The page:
December 17, 2002
When I was in high school, we didn’t have computers. There was one machine students could use to create punch cards, which would then be driven down the road a few miles to the community college for processing. If the program didn’t run correctly, it was a multi-day effort to make corrections and try it again. We once got to go on a field trip to see the computer; it was very large and made a picture of Snoopy out of ASCII characters. When I got to college, the computers lived in their own building, and I could punch my cards and walk them across the hall for processing. Multiple runs could be achieved within an hour– it was amazing. When I started my first real job, the computers lived in their own room, but they were only as big as a suitcase and we could actually take them out to clients with us, if we signed up for one far enough in advance, because they were very expensive and there were only a few to go around.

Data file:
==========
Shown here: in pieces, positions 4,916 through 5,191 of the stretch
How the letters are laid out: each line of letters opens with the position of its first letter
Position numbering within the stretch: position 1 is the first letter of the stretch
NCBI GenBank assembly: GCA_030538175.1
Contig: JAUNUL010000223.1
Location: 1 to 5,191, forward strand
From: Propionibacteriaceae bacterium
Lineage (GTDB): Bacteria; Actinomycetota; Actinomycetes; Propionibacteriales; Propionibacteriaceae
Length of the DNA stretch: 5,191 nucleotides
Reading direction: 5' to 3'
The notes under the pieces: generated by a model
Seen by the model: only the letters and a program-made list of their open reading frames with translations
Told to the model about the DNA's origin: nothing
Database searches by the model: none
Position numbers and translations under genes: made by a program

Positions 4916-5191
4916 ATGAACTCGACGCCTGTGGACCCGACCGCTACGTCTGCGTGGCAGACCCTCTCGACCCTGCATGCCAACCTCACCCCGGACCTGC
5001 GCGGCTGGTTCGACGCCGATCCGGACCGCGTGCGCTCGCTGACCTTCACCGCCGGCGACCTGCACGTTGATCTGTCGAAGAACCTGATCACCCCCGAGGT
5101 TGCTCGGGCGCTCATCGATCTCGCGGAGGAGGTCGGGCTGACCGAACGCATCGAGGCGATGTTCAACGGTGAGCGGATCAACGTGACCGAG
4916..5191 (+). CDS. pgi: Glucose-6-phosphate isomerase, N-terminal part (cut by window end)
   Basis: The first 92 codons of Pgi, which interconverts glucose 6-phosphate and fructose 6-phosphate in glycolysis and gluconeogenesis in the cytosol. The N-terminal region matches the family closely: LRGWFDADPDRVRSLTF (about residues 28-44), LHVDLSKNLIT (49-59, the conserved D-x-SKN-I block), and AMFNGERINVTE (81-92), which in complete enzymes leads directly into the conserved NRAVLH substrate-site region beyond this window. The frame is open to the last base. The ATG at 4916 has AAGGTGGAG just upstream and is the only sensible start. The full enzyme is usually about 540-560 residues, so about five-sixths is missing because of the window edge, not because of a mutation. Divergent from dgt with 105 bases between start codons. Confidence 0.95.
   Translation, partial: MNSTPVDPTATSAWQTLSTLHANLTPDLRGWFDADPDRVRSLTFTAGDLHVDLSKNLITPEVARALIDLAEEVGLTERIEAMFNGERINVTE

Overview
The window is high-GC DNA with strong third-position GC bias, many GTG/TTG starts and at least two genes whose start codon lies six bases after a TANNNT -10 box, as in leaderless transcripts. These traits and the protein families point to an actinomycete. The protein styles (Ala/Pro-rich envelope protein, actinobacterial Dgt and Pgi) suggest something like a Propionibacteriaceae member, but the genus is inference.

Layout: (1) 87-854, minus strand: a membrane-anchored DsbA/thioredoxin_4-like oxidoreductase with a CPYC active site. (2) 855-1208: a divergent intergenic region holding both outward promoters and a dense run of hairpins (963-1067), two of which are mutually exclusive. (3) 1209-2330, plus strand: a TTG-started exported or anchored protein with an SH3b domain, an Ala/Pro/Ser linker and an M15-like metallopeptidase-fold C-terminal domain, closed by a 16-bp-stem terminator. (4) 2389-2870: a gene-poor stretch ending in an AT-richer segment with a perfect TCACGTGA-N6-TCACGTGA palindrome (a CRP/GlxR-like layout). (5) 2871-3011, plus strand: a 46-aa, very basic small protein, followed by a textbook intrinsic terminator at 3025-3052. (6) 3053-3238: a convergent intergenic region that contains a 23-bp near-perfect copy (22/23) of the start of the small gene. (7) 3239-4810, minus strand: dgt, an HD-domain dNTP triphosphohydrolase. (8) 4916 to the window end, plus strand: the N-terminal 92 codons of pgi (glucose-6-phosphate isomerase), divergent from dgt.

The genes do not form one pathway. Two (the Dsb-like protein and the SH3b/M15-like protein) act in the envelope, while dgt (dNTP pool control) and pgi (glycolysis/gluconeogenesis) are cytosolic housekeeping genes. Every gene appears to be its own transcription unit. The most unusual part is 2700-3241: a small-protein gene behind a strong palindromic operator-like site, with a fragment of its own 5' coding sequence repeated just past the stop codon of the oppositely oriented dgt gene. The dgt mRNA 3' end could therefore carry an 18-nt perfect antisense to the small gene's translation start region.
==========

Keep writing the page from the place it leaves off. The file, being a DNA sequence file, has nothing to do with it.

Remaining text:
Now, I have a laptop that’s faster and more powerful than I could have imagined back in high school. I take it to customer sites, I take it home a lot of nights, I take it on trips. Actually, last week I got a new laptop, faster than the one I had before that. Unfortunately, this new laptop and I aren’t getting along so well right now. I lulled me into thinking it was on my side by mostly behaving itself on its first offsite visit today, but tonight when I wanted to get online and upload an entry, it refused to cooperate. When I tried the default tech support solution of rebooting, it got worse. Now, Windows XP and its horrible henchman the multi network manager are denying me access to my files entirely. It is too late in the day and I am too tired and stressed to deal with this. I don’t know what I did wrong, and I certainly don’t know how to fix it, and I’m a supposedly a computer professional. If it doesn’t make sense to me, who can figure it out? Probably any one of our nieces or nephews, I’m guessing. If I were more desperate, I’d probably call one of them. As it is, I’ll cross my fingers and think good thoughts and hope it’ll be happier once it’s back at home base and connected to the network. Then I’ll do a little research on what to do differently next time– hey, it’s job-related; the laptop belongs to Purple Systems.